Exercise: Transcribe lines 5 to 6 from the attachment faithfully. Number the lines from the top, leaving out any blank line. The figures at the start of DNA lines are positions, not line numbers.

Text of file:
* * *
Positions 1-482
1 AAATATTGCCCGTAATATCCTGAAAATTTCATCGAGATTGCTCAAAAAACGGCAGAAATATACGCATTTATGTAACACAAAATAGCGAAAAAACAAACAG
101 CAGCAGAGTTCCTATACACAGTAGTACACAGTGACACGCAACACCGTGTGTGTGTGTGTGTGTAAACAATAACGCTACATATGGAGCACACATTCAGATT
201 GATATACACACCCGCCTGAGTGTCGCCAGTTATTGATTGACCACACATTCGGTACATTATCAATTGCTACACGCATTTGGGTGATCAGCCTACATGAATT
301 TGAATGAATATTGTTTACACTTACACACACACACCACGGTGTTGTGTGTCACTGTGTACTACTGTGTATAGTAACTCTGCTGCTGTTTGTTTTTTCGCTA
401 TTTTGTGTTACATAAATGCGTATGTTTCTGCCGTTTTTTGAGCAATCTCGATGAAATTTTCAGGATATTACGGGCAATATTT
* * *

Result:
301 TGAATGAATATTGTTTACACTTACACACACACACCACGGTGTTGTGTGTCACTGTGTACTACTGTGTATAGTAACTCTGCTGCTGTTTGTTTTTTCGCTA
401 TTTTGTGTTACATAAATGCGTATGTTTCTGCCGTTTTTTGAGCAATCTCGATGAAATTTTCAGGATATTACGGGCAATATTT